Although various companies report that corrected homogeneity values can be accepted up to 5%, it should be less than 2.5% according to NEMA standards. The homogeneity values obtained in the quality control intrinsic homogeneity studies of the gamma camera were very high and similar values were obtained in the repeated homogeneity studies. Since it is known that the acceptable homogeneity values should be maximum 2.5% and the defect in the photomultiplier tube was identified in detector 1, the defective photomultiplier tube material was replaced and renewed (Figure 6). According to the results obtained visually and quantitatively in the repeated quality control intrinsic and extrinsic homogeneity tests, the images obtained for each detector were homogeneous, and the quantitative integral and differential homogeneity values were between 1.22-1.86% for the intrinsic homogeneity test, and between 1.44-2.88 for the extrinsic homogeneity test; these results were found to be within the standards of NEMA and below the specified reference values (Figures 7a, b).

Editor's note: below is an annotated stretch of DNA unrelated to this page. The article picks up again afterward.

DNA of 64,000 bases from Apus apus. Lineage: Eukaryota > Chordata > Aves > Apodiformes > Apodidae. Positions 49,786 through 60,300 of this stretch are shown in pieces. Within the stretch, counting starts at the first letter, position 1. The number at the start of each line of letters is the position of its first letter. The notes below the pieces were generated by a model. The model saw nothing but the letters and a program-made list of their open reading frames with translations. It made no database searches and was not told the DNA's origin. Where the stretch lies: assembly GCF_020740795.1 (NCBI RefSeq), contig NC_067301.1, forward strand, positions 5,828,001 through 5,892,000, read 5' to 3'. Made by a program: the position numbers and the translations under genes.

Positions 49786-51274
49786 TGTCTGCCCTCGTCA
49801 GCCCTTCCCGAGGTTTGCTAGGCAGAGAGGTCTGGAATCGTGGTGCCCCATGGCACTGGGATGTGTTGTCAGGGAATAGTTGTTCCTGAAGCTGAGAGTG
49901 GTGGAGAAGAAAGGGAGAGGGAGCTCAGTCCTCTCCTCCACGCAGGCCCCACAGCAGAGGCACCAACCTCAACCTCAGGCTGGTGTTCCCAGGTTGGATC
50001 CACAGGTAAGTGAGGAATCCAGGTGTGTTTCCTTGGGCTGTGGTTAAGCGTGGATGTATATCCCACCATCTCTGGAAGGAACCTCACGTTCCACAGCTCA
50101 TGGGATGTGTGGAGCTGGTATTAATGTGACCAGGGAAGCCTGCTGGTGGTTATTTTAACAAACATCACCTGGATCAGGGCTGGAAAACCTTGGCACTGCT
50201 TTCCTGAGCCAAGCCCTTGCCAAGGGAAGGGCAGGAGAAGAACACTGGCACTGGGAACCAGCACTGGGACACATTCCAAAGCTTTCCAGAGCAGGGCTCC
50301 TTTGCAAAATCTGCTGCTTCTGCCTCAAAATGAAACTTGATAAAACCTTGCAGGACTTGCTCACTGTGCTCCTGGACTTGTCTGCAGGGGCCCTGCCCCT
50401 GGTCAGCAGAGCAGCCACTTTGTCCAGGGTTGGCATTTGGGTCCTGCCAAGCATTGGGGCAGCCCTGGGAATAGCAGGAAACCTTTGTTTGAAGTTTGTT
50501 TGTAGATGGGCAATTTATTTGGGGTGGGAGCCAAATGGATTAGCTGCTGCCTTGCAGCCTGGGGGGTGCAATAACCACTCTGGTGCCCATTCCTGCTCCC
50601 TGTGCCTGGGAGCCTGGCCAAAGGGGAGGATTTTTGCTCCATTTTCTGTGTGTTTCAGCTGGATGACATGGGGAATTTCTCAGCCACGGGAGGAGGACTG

In order to obtain accurate clinical information for the diagnosis of diseases, identifying the alterations in the performance of the imaging system before conducting patient imaging and making the necessary arrangements are of utmost importance for the validity, quality, device, and patients. All procedures are carried out with quality control studies. Regular evaluation of gamma cameras, which is one of the basic tools of imaging in the field of nuclear medicine, with quality control tests is the primary condition for obtaining accurate examination results and avoiding erroneous results. Daily quality control tests on gamma cameras should be performed before the daily work for the continuity of the quality safety of the devices and should be repeated during the day if the homogeneity of the detectors is suspected. In this context, we believe that keeping this case report in mind may be beneficial in raising awareness against problems that may be encountered in clinical applications.

Conflict of Interest

The author declared no conflicts of interest with respect to the authorship and/or publication of this article.

Financial Disclosure

The author received no financial support for the research and/or authorship of this article.